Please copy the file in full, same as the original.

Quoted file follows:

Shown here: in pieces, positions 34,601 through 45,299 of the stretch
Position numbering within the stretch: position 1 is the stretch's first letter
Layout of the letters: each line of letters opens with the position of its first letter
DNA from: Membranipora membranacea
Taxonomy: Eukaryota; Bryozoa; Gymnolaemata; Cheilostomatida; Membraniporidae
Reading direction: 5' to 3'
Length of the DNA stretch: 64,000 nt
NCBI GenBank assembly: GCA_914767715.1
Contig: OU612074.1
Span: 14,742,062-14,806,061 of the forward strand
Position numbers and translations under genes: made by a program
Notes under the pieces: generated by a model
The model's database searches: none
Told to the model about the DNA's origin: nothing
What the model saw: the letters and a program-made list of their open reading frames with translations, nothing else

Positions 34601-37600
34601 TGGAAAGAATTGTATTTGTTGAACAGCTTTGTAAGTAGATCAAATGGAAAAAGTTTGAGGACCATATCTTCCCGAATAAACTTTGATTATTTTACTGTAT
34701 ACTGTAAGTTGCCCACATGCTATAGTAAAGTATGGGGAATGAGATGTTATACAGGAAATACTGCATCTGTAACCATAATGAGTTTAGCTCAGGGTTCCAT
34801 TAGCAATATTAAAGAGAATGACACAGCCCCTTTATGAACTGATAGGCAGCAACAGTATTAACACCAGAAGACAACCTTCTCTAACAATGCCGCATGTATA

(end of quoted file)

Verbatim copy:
Shown here: in pieces, positions 34,601 through 45,299 of the stretch
Position numbering within the stretch: position 1 is the stretch's first letter
Layout of the letters: each line of letters opens with the position of its first letter
DNA from: Membranipora membranacea
Taxonomy: Eukaryota; Bryozoa; Gymnolaemata; Cheilostomatida; Membraniporidae
Reading direction: 5' to 3'
Length of the DNA stretch: 64,000 nt
NCBI GenBank assembly: GCA_914767715.1
Contig: OU612074.1
Span: 14,742,062-14,806,061 of the forward strand
Position numbers and translations under genes: made by a program
Notes under the pieces: generated by a model
The model's database searches: none
Told to the model about the DNA's origin: nothing
What the model saw: the letters and a program-made list of their open reading frames with translations, nothing else

Positions 34601-37600
34601 TGGAAAGAATTGTATTTGTTGAACAGCTTTGTAAGTAGATCAAATGGAAAAAGTTTGAGGACCATATCTTCCCGAATAAACTTTGATTATTTTACTGTAT
34701 ACTGTAAGTTGCCCACATGCTATAGTAAAGTATGGGGAATGAGATGTTATACAGGAAATACTGCATCTGTAACCATAATGAGTTTAGCTCAGGGTTCCAT
34801 TAGCAATATTAAAGAGAATGACACAGCCCCTTTATGAACTGATAGGCAGCAACAGTATTAACACCAGAAGACAACCTTCTCTAACAATGCCGCATGTATA